9. @Ken Grubb Hello, I saw a house in Izmir which is somewhat good. The problem is that they want 6 months or a year rent at the time I make a contract. Thus is somewhat weird for me. For instance, for 6 month rent the monthly rent is 1100 so I shiuld pay 8800 (deposit and comisyon) once! For a year contract the rent is 1000 and I should pay 14000 Even though the house Is somewhat good but it is not logical to pay all at once. Maybe I want to get out and they say the money will not be returned unless it is really emergency case. Any idea?
  10. Hi, I'm relocating to Antalya and considering renting a villa in Palm City (or similar compound with like facilities: 24 hour security, indoor/outdoor pools, gym, etc). Do you, or anyone you know have any experience in Palm City? Are there any other compounds (within 30 mins to the heart of Antalya) that you would recommend also considering? Any recommendations and/or feedback would be appreciated; especially on issues that are not highlighted in the glossy company brochures (like potential electricity cuts, sewerage/drainage odours, noise, etc). Guidance appreciated. Thanks in Advance, Dean
  11. Hello friends, I have a question in my mind which I would like to share and ask. What is the average age of a building (Bina) in Istanbul? An apartment complex age as defined by Belediye laws? If someone has an apartment in a building and after its age is over lets say after 40 years when the building is demolished and a new building is made on that plot; what happens to those who already owned an apartment in the old building? Are they accommodated or their money is finished as old building is gone and they need to buy another flat if they wish to live in the building? What does law say about these two things and what is practice normally done? Looking forward.
  12. idel

    Moving to Adana

    Hi, Had plans to move to Adana last year but it didn't work out. Long-story short, will be in Adana in a few days to look for apartments (kiralik). Can you please recommend a good and trustworthy real estate agent? I'd appreciate it. tx
  13. Dear all finally I shipp all my stuff from dubai yo istanbul. It gonna takes 1.5 month, i am looking for a temporAry full furniture flat for this 1.5 month and then i have to find a big flat . i search a bit and this real estate really surprise me. Very disappointed. Any advice ? Any help ? Thanks pooria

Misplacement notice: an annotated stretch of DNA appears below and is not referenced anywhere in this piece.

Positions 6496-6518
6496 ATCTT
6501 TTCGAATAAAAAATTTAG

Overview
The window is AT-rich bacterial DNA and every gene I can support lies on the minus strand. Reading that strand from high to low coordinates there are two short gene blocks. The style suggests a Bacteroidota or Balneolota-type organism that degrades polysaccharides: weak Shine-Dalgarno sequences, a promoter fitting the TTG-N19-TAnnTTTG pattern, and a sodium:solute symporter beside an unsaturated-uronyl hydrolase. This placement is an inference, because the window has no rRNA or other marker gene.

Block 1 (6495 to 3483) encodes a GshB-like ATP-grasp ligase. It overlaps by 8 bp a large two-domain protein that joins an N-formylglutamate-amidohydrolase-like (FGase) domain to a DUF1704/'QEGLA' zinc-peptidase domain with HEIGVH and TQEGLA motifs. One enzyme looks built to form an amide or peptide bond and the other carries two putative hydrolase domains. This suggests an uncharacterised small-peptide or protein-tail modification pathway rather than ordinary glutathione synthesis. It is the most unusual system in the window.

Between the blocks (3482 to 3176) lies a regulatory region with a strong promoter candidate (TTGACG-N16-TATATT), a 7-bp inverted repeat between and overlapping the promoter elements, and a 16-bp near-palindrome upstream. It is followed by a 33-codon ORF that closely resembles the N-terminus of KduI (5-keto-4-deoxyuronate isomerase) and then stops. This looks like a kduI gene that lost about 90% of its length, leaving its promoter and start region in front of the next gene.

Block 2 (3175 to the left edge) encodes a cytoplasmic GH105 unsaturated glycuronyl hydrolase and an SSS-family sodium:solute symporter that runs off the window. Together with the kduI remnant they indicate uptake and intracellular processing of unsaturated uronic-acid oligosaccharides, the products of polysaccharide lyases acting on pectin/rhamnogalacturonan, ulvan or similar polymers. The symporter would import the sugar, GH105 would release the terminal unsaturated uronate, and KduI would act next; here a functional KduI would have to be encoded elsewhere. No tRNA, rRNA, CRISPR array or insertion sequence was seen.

14. So after going thru so much trouble to get into this flat I have seen that it was a huge mistake. So the major problem that I have is the landlord who I realize is a 'slum lord'. I had to call him and ask if anyone had ever complained of the elk bill. In Feb I was here all of 20 days and it was over 200 tl. March was nearly 250. April was 175. May was 142. I cannot understand this as I have nothing. I literally use elk for a lamp, my computer, the hot water shower thing, and to boil water for tea. I never bought a fridge and washer. long story there. Use friends washer and the fridge is useless as I am one person and usually eat outside. So the elk has a problem. But he said... no one has ever complained. Then we have the water issue.. its always above 50 tl. how?!?!?!?! again he said no one ever complained. And then it got warm. I was sleeping and woke up to find ants in my bed. Not one or two... I mean like 100! And they were hundreds on the floors. I smashed them and called the land man immediately. He said to get the spray because no one ever complained before and they were coming from the garden. I can't use the spray as I have asthma and a cat. He told me like 5 times to use the spray. it was endless. So I suggested that he caulk the floors as I could see holes in the baseboards. He told me to do it. Ok. I did. I spend nearly 100 tl on that stuff.. only to find the ants still coming in. So last month when I paid the rent I told him that I will leave. small white lie. I said that I would be gone by August 10. He said to meet him on august 10 to hand over keys. But here it is July 1 and I look like I have been to war. I have dozens of bites and my cat does too. So the question is: seeing as how I gave a deposit of the amount of the rent and I want to leave July 20, can I say to him that I will leave July 20 and he can keep the deposit and I will pay all bills to zero and call it quits? I mean is that not what the deposit if for? He would not give it back anyhow even if I had only stayed here one day. I realize this now. I just don't want any problems with the police and all. I am not sure what the process is here when someone wants to out someone from a flat. I mean, do they call the police and have the police bother you? Do they report you to the courts? I am leaving of my own will with no problems. I just want to leave here and live like a normal person!!! HELP!!!!!